Tour of the nursing station revealed a large video monitor with feeds from each patient bedroom. While multiple staff were present in the nursing station, no single assigned staff person was observed actually monitoring the video feeds. The nurse's station monitor revealed the interiors of multiple bedrooms, many of which were occupied by patients. In one room, a patient was observed in the process of changing clothes. It was also noted that multiple diverse hospital staff occupied the nursing station, which made it possible for any clinical or non-clinical staff to view the bedroom of any patient at any time.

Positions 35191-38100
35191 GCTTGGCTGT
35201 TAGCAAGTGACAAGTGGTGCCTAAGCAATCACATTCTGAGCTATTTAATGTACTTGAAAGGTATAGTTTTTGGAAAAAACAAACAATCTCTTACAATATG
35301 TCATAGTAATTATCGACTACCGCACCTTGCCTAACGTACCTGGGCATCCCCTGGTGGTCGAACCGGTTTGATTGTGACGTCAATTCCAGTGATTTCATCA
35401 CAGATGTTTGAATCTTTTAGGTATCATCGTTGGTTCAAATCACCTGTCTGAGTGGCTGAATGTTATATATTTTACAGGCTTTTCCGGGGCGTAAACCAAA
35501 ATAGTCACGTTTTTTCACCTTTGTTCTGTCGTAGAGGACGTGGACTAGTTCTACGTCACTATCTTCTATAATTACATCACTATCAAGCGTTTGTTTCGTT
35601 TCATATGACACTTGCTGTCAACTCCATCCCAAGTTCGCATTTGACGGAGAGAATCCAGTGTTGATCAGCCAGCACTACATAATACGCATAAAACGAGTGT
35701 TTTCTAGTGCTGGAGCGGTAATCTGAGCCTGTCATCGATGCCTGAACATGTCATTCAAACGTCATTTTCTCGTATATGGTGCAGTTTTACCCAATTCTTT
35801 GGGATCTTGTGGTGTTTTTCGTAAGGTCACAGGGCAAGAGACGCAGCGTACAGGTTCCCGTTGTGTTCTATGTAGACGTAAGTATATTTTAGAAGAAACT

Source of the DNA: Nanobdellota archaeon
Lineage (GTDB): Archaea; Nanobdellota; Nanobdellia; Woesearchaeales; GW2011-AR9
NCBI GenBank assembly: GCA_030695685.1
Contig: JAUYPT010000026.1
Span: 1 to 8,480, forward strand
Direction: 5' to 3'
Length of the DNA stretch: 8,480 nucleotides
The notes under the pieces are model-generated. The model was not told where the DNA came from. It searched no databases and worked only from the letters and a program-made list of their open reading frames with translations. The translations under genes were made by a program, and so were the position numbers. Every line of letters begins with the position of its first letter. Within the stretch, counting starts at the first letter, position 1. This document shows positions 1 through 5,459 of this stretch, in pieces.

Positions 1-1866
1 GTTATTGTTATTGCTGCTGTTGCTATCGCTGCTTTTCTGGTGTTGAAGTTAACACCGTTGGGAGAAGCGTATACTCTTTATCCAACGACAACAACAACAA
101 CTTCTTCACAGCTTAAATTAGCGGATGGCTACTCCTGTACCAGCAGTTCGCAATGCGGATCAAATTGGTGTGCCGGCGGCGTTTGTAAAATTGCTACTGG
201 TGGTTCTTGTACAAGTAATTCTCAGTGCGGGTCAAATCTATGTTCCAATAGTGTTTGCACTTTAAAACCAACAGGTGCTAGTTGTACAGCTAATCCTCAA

Review of the behavioral health patient admission booklet and other unit rights documents revealed no notification that patients had a right to privacy. However, the patient admission booklet stated that "Every patient has the right to: ...Be treated in a humane fashion ...Receive appropriate assessment. These rights were not honored where personal privacy was continuously violated, and where no credible assessment parameter was met by viewing patients on a screen.

Review of the hospital "Rights and Responsibilities of Patients (eff. 10/2016), revealed in part, Privacy and Confidentiality: Patients have the right to personal and informational privacy including: .... Patients should be interviewed and examined in surroundings designed to assure reasonable visual and auditory privacy." The hospital failed to protect this right by routine video monitoring of every patient bedroom.